[Translate] Shutterstock By Tim McDonnell  GRIST This story was originally published by Mother Jones and is reproduced here as part of the Climate Desk collaboration. It seems like every few weeks there’s some new measurement of how successful solar power is in the United States. In early March, industry analysts found that solar is poised for its biggest year ever, with total installations growing 119 percent by the end of 2016. This week, federal government analysts reported that in 2015, solar ranked No. 3 (behind wind and natural gas) in megawatts of new electricity-producing capacity brought online. That rank is even more impressive when you consider that each individual solar installation is fewer megawatts than a wind turbine, and far fewer than a natural gas plant; that means solar panels are popping up like crazy...

read more

MICHAEL SHEEN AND MASSIVE ATTACK MEMBERS SUPPORT WELSH ANTI-FRACKING FILM...

Mar 25, 2016 Posted by

[Translate] THE GUARDIAN Welsh actor narrates A River documentary highlighting risk of river pollution from shale gas drilling in Pontrhydyfen village, Richard Burton’s birthplace   The actor Michael Sheen has given his support to an anti-fracking film opposing shale gas drilling in the Welsh village of Pontrhydyfen, Richard Burton’s birth place. Sheen narrates the documentary A River, which is soundtracked by original music from Robert Del Naja and Euan Dickinson of Massive Attack, and warns of a pollution risk to the river Afan from potential fracking in the area. Shown at the House of Commons on Wednesday, the film tells the story of how the river, which flows through the Afan Forest Park and converges with the river Pelenna in Pontrhydyfen, recovered from pollution caused by a century of industrial mining to become a...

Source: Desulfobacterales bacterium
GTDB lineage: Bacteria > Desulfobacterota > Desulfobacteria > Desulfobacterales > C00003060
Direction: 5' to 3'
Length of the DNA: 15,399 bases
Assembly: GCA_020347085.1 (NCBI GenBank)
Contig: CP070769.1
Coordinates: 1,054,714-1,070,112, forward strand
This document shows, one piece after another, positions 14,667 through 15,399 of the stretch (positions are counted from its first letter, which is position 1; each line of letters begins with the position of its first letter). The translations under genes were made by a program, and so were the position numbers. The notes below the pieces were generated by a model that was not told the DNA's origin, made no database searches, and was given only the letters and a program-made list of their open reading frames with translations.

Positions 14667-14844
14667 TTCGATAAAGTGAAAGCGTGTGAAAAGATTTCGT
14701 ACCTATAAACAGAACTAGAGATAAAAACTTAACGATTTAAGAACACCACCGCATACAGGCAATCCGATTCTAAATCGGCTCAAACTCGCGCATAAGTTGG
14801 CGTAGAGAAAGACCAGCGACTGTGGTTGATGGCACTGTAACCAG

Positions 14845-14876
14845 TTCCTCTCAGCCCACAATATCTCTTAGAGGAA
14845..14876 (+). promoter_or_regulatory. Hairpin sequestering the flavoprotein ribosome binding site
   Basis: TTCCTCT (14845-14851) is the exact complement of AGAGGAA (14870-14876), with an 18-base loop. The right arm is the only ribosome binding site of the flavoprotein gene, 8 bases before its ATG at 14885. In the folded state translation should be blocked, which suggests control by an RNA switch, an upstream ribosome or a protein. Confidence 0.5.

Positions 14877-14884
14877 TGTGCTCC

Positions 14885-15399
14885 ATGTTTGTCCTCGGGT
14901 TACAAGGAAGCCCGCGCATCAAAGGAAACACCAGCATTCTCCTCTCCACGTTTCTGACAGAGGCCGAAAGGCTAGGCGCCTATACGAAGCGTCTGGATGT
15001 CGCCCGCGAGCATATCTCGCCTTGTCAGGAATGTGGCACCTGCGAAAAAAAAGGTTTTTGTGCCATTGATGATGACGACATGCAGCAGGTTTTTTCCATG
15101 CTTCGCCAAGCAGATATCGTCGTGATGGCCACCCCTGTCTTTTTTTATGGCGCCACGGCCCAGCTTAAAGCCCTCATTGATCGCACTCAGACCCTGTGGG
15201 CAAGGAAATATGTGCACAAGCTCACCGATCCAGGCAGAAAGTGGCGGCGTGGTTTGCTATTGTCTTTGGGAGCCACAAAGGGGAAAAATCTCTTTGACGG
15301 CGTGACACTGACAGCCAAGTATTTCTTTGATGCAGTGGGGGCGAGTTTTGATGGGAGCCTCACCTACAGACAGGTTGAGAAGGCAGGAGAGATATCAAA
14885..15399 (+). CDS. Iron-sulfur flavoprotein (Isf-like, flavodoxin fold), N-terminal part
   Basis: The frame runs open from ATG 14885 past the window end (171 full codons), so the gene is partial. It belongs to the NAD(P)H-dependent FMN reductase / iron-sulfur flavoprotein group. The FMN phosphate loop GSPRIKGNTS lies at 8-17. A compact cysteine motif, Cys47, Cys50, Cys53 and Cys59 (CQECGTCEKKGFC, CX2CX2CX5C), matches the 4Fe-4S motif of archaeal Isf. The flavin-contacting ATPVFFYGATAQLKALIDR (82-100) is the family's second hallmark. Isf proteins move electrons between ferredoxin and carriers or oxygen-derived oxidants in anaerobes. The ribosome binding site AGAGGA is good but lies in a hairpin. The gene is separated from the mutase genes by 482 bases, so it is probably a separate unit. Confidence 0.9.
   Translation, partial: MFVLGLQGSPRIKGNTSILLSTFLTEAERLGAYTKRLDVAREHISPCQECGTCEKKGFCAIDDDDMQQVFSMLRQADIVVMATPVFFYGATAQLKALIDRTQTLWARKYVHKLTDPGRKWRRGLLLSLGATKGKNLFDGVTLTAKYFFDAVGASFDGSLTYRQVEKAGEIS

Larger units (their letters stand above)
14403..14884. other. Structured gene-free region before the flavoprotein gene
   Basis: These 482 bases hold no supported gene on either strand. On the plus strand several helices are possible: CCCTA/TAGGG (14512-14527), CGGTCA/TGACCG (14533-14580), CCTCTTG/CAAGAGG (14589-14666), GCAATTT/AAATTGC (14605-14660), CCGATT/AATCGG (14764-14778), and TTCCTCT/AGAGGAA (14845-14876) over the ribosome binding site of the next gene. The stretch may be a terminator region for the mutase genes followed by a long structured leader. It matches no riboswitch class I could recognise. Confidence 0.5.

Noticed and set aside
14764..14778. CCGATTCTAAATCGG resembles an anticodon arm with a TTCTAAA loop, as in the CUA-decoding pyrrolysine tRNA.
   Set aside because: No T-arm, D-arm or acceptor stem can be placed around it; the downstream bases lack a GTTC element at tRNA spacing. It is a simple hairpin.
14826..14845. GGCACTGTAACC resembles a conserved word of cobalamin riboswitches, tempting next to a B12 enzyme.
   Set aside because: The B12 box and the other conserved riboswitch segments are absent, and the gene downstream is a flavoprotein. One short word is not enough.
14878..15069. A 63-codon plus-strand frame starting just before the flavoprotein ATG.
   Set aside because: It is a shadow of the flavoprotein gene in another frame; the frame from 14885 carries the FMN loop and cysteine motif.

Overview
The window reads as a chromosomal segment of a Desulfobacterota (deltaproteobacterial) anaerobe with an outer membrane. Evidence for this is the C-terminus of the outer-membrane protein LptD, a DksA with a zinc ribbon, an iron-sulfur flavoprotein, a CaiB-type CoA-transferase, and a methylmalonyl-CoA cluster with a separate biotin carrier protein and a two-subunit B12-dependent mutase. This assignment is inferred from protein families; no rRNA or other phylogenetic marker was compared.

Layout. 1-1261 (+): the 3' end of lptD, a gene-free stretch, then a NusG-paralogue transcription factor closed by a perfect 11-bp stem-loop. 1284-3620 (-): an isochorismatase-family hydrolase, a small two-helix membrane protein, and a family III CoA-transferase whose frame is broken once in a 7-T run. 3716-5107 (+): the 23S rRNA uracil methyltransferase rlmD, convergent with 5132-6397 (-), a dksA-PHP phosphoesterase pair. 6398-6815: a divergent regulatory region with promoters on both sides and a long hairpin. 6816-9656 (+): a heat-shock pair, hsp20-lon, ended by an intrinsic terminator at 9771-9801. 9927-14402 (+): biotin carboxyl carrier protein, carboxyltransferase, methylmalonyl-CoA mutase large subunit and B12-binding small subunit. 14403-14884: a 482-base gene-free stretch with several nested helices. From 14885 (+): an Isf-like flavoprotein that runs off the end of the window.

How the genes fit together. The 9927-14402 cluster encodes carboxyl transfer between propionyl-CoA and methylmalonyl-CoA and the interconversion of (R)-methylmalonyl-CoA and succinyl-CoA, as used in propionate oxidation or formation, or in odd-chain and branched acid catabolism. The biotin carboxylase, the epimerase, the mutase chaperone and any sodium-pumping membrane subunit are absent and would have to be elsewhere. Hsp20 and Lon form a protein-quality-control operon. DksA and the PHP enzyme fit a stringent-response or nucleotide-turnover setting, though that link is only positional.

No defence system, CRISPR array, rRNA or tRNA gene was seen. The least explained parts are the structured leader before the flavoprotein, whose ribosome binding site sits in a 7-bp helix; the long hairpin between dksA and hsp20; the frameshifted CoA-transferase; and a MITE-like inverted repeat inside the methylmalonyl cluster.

read more

GLOBAL WARMING’S TERRIFYING NEW CHEMISTRY...

Mar 25, 2016 Posted by

[Translate] Our leaders thought fracking would save our climate. They were wrong. Very wrong. By Bill McKibben / The Nation  VIA ALTERNET Photo Credit: Calin Tatu/Shutterstock Global warming is, in the end, not about the noisy political battles here on the planet’s surface. It actually happens in constant, silent interactions in the atmosphere, where the molecular structure of certain gases traps heat that would otherwise radiate back out to space. If you get the chemistry wrong, it doesn’t matter how many landmark climate agreements you sign or how many speeches you give. And it appears the United States may have gotten the chemistry wrong. Really wrong. There’s one greenhouse gas everyone knows about: carbon dioxide, which is what you get when you burn fossil fuels. We talk about a “price on carbon” or argue...

read more

THE FULLY FUNCTIONAL AIRPORT THAT RUNS ENTIRELY ON SOLAR POWER...

Mar 24, 2016 Posted by